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Senior Profile: TCU President Jaden Pena fosters understanding and inclusion through his leadership

“The best compliment that I’ve ever received was from one of my high school musical directors,” Jaden Pena said. “He told me that what he loved most about me was my ability to bridge different communities. And I think that was really an awakening moment for me.” Indeed, Pena’s time at Tufts has been marked […]

“The best compliment that I’ve ever received was from one of my high school musical directors,” Jaden Pena said. “He told me that what he loved most about me was my ability to bridge different communities. And I think that was really an awakening moment for me.”

Indeed, Pena’s time at Tufts has been marked by his commitment to bridging differences and promoting understanding across different communities. As a varsity football player and a tenor for the Beelzebubs, an all-male a cappella group on campus, Pena knows all too well how our identities and interests can be singled out and used to label us. 

For Pena, though, it is critical to pursue true interests and passions in the most authentic and truthful way.

“I’d say most people have multiple, different talents that they could be providing for the world that might just be hidden by someone’s inability to push their comfort levels,” Pena said. “When you look at yourself in the mirror at the end of the day, only you know if you’re doing everything that you want to be doing. … Nobody else can extract it from you.”

Academically, he discovered that his two majors, political science and music, sound, and culture, are highly complementary and have deepened his empathy for others.  

In theater classes, people share different stories and share different experiences,” Pena said. “Through that exploration and through those classes, I’ve gained various other perspectives that I never would have [otherwise]. … I think that [it] definitely shaped who I am as a person and how I look at the world, which then definitely affects how I look at politics in general.”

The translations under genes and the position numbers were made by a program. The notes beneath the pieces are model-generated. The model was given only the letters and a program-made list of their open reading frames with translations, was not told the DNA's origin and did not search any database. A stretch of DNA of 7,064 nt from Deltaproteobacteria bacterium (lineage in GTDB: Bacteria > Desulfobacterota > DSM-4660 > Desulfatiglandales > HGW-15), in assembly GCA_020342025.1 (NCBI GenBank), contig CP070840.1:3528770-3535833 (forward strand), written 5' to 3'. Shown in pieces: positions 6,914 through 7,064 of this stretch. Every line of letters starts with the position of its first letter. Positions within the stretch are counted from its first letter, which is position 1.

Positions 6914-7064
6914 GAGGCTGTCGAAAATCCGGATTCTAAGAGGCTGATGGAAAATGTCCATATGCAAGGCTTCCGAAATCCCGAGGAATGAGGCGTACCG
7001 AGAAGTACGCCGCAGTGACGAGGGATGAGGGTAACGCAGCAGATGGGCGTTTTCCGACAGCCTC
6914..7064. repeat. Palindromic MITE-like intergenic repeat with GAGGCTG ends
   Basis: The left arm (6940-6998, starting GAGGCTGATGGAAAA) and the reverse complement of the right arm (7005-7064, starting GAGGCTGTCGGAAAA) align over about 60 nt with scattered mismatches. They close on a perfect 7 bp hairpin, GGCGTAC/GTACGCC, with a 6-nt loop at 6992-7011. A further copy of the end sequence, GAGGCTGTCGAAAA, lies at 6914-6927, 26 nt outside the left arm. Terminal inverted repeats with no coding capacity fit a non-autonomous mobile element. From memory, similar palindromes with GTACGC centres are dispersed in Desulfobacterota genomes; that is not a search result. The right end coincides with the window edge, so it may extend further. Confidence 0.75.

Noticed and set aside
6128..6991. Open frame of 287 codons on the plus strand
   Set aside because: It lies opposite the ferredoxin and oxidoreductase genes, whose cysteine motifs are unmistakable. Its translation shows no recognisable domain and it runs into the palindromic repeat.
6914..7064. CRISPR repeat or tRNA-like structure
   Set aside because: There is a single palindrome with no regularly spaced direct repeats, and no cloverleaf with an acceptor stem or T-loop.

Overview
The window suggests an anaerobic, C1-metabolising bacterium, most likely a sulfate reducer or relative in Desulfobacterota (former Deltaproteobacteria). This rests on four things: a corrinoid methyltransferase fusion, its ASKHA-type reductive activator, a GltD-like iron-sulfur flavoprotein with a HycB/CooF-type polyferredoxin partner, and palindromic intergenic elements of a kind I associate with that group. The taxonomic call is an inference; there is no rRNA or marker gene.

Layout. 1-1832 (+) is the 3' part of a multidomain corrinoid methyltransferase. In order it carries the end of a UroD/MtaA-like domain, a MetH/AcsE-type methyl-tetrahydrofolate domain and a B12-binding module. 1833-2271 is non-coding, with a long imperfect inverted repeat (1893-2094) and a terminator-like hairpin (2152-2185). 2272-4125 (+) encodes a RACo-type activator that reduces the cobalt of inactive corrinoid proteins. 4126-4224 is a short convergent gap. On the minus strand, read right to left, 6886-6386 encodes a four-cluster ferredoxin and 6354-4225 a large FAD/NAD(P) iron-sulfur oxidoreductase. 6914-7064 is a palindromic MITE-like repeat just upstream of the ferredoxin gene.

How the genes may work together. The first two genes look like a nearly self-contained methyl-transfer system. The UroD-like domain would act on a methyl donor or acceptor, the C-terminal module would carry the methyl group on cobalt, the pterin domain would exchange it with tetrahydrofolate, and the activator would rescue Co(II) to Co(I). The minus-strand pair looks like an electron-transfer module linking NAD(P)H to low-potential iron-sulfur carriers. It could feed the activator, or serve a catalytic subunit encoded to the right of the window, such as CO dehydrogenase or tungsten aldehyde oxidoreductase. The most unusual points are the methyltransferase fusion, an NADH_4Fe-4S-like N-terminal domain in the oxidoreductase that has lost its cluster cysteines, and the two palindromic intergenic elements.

With this understanding in mind, Pena ran on a platform that centered around diversity, equity and inclusion for the Tufts Community Union Senate presidential election last spring. Relatedly, a centerpiece of his campaign was his promise of advocacy for and representation of the student body to the university administration, Pena recounted.

“When I was running, I didn’t just run on a platform of ‘I want to do this. And I wish I could do this. And this is a dream that I’m going to sell you,’” he said. “I really ran on a platform that was like, ‘I am going to do everything that I can do to advocate for the needs and wants of this community.’”

True to his promise, Pena was guided by the mission to bridge the gap between the student body and the university administration throughout this school year. 

“Going to meetings with administrators, I knew that if I were advocating for something that would enhance student life, I knew that I had the support of thousands of undergraduates behind me, which was more empowering than pressurizing,” he said.

In this respect, Pena added that his understanding of equity has underlied his projects and initiatives, including various town halls to foster greater understanding across the university’s communities.

“Equity, to me, is [about] ensuring that the resources that Tufts is providing are accessible to all communities on our campus,” Pena said. 

To this end, he spearheaded and helped organize many efforts as the TCU president, such as combating food insecurity issues. As a TCU senator last school year, Pena also chaired the committee on community diversity and inclusion, and he served as the diversity officer on the executive board of the senate.